As presented in [MS13b], the idea behind this growth process (whose discrete analog we briefly review and motivate in Section 3) is that one should be able to “reshuffle” the decorated quantum sphere in a particular way in order to obtain a growth process on a LQG surface that hits points in order of their distance from the origin. This process is a variant of the process originally constructed in [MS13b] by starting with an process and then “resampling” the tip location at small capacity time increments to obtain a type of first passage percolation on top of a -LQG surface. The form of that we use here differs from that given in [MS13b] in that we will resample the tip at “quantum natural time” increments as defined in [DMS14] (i.e., time steps which are intrinsic to the surface rather than to its specific choice of embedding). We expect that these two constructions are in fact equivalent, but we will not establish that fact here.

As discussed in [MS13b], the growth process can in some sense be understood as a continuum analog of the Eden model. The idea explained there is that in some small-increment limiting sense, the (random) Eden model growth should correspond to (deterministic) metric growth. In fact, a version of this statement for random planar maps has recently been verified in [CL14a], which shows that on a random planar map, the random metric associated with an Eden model (or first passage percolation) instance closely approximates graph distance.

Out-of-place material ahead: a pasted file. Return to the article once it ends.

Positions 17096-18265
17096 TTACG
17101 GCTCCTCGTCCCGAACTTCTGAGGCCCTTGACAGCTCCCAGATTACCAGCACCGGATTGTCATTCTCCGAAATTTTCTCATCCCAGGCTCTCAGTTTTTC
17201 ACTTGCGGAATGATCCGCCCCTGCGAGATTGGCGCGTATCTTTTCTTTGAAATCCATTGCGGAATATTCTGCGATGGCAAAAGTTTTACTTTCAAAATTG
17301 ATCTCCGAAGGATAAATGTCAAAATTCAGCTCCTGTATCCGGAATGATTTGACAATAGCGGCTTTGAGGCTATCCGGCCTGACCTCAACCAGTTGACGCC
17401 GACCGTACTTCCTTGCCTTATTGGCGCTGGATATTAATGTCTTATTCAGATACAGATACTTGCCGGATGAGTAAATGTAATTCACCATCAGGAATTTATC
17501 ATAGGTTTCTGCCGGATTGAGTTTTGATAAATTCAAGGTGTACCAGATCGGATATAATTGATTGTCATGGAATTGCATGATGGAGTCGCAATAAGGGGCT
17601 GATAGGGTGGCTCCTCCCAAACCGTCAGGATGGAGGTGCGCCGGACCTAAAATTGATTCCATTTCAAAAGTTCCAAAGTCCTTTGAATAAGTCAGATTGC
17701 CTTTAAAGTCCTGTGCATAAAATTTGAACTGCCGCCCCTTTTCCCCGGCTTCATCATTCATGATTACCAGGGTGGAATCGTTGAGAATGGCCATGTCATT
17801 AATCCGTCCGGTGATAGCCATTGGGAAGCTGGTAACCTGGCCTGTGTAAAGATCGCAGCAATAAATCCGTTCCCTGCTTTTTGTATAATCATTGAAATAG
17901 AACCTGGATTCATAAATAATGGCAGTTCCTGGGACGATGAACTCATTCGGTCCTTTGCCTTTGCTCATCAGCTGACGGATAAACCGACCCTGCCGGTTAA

Once we have defined the growth process for quantum typical points and , we will define the quantity to be the amount of time it takes for a growth process to evolve from to . This is a good candidate to be a distance function, at least for those and for which it is defined. However, while our initial construction of will produce the joint law of the doubly marked LQG surface and the growth process , it will not be obvious from this construction that almost surely. In fact, it will not even be obvious that the growth process is a.s. determined by the LQG sphere and the pair, so we will a priori have to treat as a random variable whose value might depend on more than the LQG-surface and the pair.